In Brussels, European Union foreign ministers voted to impose a new series of sanctions on Syria and individuals close to Mr. Assad. EU foreign policy chief Catherine Ashton called on the Syrian opposition to unite and said Europe is not supporting any particular faction.

“We work with all of the people who are trying to find a solution,” Ashton said.

Many Syrian opposition leaders are working to arm a group of military defectors known as the Free Syrian Army, said analyst Hilal Khashan, who teaches political science at the American University of Beirut.

"The new group led by al-Maleh says that the work of the [opposition] Syrian National Council has proved to be ineffectual and there is a need to use a more aggressive approach in dealing with the regime in Damascus and the announcement for the new movement called for focusing on the military efforts of the Free Syrian Army,” Khashan said.

In Doha, Qatar's foreign minister called on foreign governments Monday to help arm the Free Syrian Army.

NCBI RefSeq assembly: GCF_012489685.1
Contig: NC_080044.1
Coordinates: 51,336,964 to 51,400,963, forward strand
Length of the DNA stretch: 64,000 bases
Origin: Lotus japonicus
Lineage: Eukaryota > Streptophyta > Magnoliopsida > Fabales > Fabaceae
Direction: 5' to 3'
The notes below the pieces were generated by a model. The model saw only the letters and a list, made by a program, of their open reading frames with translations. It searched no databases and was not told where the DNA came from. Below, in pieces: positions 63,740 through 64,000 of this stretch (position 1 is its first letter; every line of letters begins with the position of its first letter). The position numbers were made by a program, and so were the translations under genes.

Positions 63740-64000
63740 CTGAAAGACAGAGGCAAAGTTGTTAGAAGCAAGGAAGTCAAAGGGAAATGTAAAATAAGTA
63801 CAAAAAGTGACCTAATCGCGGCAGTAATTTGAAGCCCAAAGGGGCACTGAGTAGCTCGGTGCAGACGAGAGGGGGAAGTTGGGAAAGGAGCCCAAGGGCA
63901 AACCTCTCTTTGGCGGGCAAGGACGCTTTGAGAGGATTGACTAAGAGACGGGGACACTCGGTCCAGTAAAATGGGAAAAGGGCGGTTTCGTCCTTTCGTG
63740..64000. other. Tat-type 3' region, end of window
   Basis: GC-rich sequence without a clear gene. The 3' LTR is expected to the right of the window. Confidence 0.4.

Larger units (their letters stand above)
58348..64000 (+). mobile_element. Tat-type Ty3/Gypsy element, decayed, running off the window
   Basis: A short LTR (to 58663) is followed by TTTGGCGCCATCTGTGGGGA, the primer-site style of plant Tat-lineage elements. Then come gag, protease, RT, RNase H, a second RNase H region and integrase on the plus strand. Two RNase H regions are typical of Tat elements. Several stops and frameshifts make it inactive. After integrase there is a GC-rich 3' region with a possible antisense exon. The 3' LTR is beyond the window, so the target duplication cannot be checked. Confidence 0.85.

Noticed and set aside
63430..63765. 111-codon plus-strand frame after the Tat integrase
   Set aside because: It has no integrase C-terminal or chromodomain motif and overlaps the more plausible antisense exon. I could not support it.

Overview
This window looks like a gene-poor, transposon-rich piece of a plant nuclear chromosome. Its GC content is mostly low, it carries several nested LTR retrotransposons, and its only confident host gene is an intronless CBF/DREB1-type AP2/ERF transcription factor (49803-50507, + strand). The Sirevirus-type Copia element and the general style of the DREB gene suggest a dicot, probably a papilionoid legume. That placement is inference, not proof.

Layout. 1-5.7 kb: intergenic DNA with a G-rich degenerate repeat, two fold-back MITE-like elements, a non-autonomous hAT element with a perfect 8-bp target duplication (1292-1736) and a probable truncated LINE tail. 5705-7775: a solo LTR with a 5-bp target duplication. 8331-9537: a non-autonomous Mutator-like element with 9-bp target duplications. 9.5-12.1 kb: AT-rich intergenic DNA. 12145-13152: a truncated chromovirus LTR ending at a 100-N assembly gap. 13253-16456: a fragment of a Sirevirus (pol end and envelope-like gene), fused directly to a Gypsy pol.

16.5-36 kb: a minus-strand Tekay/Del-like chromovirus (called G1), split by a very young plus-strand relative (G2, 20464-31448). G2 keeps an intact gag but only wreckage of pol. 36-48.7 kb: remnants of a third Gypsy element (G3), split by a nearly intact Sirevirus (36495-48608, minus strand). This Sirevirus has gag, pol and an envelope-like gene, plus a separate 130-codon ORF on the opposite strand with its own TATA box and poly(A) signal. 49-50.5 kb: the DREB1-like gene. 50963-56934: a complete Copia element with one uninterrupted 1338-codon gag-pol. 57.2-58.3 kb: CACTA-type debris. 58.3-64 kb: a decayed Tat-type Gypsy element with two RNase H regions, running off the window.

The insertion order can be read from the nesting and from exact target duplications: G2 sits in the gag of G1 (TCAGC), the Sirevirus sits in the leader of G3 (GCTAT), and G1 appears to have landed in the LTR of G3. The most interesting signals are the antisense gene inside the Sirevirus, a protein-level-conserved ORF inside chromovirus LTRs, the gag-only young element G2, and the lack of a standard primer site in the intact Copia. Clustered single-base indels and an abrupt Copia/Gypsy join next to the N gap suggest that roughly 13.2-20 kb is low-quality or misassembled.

Join the conversation on our social journalism site - Middle East Voices. Follow our Middle East reports on Twitter and discuss them on our Facebook page.

You May Like

Mali's Female Basketball Players Rebound After Islamist Occupation

Islamist extremists ruled northern Mali for most of 2012, imposing strict Sharia law, and now some 18 months later, the region is slowly getting back on its feet More

Video Vietnamese Staging Chinese Product Boycott After Oil Rig Spat

Many Chinese-made products go unsold, for now, with numerous Vietnamese consumers still angry over recent dispute More

Koreas Mark 61st Anniversary of War Armistice

Muted observances on both sides of heavily-armed Demilitarized Zone that separates two decades-long enemies More

This forum has been closed.
Comments
     
There are no comments in this forum. Be first and add one

Featured Videos

Your JavaScript is turned off or you have an old version of Adobe's Flash Player. Get the latest Flash player.
Students in Business for Themselvesi
X
Mike O'Sullivan
July 26, 2014 11:04 AM